Take a dispute about Adidas’ Adilettes, for example. From Adidas’ point of view, the flip-flops now enjoy cult status. And so the company has assigned them to its sporting fashion line “Originals.” The consequence: Sporting-goods retailers no longer receive the Adilettes. That’s incredible, says Hans-Hermann Deters, managing director of the purchasing association Sport 2000.

“But the underlying dimension is much more threatening,” he said.

He fears that customers will begin buying on the Internet if they don’t find the products in stores.

“We are having more difficulties with the corporations because they don’t include small- and mid-sized companies in their focus,” Mr. Deters said.

In 2017, Nike intends to raise the minimum order amount from €10,000 to €25,000, he says. This means that more than a fifth of Sport 2000 retailers would no longer receive any products from the brand.

Soon, smaller retailers can expect to play no role with regard to the big brands, warns Andreas Rudolf, general manager of the Sport 2000 association. What further irritates him is that more and more frequently, Nike and Adidas market their products themselves via the Internet or in their own stores.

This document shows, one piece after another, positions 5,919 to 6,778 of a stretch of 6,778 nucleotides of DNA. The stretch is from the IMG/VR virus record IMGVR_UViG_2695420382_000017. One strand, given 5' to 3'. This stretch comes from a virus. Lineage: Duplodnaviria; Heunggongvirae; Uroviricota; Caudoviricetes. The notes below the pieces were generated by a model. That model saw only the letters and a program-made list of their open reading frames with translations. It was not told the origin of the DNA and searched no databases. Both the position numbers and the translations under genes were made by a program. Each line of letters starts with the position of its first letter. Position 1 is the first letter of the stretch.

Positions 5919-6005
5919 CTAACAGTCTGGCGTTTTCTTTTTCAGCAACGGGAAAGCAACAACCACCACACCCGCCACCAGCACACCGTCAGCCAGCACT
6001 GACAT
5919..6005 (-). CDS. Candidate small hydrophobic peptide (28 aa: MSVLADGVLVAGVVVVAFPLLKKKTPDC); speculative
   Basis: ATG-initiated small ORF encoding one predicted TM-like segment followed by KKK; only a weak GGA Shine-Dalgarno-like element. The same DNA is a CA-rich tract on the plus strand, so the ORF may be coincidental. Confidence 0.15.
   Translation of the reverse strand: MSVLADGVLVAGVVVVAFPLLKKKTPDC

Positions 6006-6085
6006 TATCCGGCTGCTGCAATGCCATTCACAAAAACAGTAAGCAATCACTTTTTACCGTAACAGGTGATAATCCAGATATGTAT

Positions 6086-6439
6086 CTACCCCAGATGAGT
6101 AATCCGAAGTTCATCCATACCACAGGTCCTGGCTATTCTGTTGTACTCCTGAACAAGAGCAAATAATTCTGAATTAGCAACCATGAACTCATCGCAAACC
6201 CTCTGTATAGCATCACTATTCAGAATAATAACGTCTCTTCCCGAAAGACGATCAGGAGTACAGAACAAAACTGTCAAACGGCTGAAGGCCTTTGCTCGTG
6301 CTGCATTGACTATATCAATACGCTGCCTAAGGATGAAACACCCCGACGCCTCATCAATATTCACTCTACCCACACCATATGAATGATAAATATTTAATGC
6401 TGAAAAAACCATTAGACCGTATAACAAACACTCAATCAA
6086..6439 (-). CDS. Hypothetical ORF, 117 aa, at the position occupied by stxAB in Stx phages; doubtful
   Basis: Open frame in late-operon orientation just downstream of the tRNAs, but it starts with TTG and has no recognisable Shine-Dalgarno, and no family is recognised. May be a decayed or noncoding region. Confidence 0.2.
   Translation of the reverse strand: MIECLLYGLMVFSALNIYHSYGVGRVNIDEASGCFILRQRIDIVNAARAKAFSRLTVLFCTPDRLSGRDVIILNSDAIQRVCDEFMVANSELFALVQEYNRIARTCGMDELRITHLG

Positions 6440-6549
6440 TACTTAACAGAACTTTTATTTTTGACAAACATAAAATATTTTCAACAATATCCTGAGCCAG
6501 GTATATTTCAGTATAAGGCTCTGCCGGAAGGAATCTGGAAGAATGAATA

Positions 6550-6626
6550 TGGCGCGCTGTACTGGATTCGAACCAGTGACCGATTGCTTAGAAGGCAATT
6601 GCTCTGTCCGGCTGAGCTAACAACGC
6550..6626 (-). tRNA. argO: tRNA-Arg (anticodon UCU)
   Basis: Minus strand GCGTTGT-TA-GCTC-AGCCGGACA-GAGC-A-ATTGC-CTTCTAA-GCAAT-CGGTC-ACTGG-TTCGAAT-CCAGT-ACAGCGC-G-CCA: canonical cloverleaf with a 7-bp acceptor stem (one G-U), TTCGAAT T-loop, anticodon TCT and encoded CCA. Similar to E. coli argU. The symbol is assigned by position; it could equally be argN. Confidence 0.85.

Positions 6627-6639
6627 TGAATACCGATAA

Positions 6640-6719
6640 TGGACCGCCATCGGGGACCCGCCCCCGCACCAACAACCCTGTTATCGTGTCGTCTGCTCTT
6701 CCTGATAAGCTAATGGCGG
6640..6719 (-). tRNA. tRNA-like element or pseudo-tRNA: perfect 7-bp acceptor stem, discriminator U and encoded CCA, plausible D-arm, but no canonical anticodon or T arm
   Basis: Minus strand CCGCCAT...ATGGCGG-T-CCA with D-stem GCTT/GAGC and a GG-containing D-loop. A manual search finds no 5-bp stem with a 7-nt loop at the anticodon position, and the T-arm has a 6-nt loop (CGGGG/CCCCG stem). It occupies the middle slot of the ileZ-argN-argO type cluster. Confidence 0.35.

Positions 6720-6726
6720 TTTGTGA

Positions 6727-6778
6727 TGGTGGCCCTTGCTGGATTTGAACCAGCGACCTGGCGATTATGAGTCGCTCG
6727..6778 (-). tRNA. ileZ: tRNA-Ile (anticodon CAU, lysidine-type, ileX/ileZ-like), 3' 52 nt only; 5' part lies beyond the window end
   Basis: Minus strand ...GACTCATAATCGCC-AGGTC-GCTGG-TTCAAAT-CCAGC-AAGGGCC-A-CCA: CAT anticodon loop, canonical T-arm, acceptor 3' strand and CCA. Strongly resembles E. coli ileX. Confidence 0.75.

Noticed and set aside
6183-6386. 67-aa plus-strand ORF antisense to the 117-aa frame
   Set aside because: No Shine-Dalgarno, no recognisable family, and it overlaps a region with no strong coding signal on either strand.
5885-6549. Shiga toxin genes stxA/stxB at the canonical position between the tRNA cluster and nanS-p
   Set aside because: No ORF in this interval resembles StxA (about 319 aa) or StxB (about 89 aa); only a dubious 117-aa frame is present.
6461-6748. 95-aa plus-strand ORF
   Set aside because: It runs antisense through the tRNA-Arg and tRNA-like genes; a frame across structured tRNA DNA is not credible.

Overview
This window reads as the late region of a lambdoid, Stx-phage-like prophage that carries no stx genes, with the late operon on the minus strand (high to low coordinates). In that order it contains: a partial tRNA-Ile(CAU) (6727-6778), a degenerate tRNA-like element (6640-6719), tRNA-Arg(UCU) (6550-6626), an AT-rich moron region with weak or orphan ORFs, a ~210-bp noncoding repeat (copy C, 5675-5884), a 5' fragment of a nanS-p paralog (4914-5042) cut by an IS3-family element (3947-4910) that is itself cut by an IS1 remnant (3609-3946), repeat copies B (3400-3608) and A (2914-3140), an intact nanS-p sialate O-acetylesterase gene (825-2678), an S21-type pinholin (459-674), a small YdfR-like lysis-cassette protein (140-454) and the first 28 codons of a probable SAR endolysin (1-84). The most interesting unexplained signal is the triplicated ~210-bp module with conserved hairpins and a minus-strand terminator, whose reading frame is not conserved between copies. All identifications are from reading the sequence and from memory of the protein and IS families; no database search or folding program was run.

Sports-retail experts expect Under Armour to rush in to fill this gap.

“That’s a refreshing brand; there hasn’t been anything like it for a long time,” said Philipp Prechtl of the consulting firm Dr. Wieselhuber & Partner in Munich. He is convinced that the retailers will greet Under Armour with open arms.

At the Intersport retail chain, Under Armour rose more than 30 positions in the suppliers list last year. If things continue in this manner, Under Armour will number among the chain’s 10 leading brands this year.

Worldwide, Under Armour is on a roll. In the first quarter, revenues rose by almost a third to about $1 billion.

“For 24 quarters in a row, we have grown by more than 20 percent,” Mr. Plank said this spring when presenting the figures. For the entire year, he promises revenues will rise about 25 percent.

In the United States, Under Armour has replaced Adidas as number two brand in sporting goods stores. In the rest of the world, sales make up only 15 percent of Under Armour’s total revenues. Nevertheless, earnings outside U.S. borders rose by more than 50 percent in the first quarter.

But Mr. Schnell of Intersport says Under Armour isn’t in a position to replace Adidas and Nike yet. Mr. Maurath doesn’t dispute the contention. But he says Under Armour will cultivate its “image as an underdog” in the future.

A little luck can help too. Central defender Antonio Rüdiger of Germany’s national soccer team was injured ahead of the ongoing European Championship, so coach Joachim Löw nominated Jonathann Tah to compete instead. For Under Armour, it was like winning the lottery: In April, the company signed a contract with the 20-year-old player.


Joachim Hofer covers the high-tech industry and information-technology sector for Handelsblatt. To reach the author: